It is vital that business leaders take a more pro-active role in providing opportunities and encouragement for their employees to be more active at work. Employee wellbeing needs to become a fundamental part of business, with a strong focus on increasing activity levels and improving health.

Progressive companies are introducing a wide range of incentives, including lunch-time yoga classes, increased use of standing workstations, balance boards, or exercise balls available to use instead of chairs, personalised activity plans, and even offering vouchers for shoes for people who walk to work. There are plenty of changes, small and large, that can be made – you just need to figure out what will work best for your team. These types of preventative actions lead to increased wellbeing and therefore reduced absence rates, and studies have also shown that they can also improve work productivity, efficiency, and satisfaction.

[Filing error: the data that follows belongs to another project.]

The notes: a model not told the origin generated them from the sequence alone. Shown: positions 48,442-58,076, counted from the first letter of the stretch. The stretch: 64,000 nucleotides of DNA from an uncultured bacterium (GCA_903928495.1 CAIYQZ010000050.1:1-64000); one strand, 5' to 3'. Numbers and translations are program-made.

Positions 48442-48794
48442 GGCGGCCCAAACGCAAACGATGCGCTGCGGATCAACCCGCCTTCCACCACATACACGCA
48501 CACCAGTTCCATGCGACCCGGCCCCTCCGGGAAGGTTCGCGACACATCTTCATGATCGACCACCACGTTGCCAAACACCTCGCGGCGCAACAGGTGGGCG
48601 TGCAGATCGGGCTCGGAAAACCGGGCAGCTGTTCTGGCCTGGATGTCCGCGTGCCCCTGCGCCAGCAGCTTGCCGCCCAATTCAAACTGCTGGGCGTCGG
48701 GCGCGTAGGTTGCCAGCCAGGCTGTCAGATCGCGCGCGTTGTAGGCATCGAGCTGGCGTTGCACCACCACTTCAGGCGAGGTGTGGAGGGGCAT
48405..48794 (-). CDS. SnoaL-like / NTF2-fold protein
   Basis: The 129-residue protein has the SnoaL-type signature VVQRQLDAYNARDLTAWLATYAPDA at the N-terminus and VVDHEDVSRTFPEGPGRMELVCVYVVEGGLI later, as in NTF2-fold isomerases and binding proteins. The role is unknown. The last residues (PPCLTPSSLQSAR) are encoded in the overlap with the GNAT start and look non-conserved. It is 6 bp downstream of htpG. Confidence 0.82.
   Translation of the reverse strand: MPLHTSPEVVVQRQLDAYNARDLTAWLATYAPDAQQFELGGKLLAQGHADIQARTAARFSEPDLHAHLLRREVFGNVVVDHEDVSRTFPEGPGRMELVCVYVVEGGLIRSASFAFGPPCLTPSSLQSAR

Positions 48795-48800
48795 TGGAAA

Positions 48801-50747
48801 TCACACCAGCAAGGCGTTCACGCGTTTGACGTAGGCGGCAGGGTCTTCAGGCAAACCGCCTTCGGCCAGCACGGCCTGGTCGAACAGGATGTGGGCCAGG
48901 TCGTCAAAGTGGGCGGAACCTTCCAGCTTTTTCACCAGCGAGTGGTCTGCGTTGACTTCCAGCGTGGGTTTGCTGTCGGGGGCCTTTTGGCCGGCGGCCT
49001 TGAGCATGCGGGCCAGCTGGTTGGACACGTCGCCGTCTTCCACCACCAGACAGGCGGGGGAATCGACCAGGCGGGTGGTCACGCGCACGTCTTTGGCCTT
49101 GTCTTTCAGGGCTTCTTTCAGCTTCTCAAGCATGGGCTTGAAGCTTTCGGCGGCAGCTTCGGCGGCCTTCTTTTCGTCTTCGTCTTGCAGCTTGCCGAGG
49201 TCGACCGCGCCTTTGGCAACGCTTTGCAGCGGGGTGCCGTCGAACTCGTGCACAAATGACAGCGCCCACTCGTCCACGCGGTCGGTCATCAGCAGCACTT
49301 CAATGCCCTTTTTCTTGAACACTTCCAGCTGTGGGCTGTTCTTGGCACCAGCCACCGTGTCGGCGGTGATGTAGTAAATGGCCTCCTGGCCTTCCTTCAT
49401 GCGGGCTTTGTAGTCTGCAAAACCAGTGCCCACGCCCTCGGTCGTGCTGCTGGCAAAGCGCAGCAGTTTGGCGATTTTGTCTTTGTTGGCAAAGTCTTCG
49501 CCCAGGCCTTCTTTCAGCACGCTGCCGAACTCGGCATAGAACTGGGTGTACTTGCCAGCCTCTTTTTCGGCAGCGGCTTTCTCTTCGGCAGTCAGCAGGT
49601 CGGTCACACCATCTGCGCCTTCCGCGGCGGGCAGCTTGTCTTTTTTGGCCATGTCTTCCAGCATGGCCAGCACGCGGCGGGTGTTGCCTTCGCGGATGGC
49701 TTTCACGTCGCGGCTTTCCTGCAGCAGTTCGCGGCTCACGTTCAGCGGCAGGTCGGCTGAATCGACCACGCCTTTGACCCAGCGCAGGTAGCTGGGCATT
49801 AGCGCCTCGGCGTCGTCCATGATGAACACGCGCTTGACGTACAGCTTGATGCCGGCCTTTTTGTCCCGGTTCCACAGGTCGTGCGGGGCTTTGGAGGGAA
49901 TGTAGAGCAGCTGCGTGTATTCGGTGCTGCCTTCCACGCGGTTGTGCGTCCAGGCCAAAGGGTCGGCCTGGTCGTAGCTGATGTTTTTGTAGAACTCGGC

We can help you to take care of your team by providing:

  • DSE assessments to ensure that workstations allow staff to move dynamically
  • a range of sports and remedial assessments
  • on-site massages
  • advice on developing strategies to increase opportunities for movement

For help with creating or developing your company’s employee wellbeing programs and moving towards a healthier future, , click here to read further details of our Health and Wellbeing services and contact us on 0141 244 0181 or email info@amalgamate-safety.com.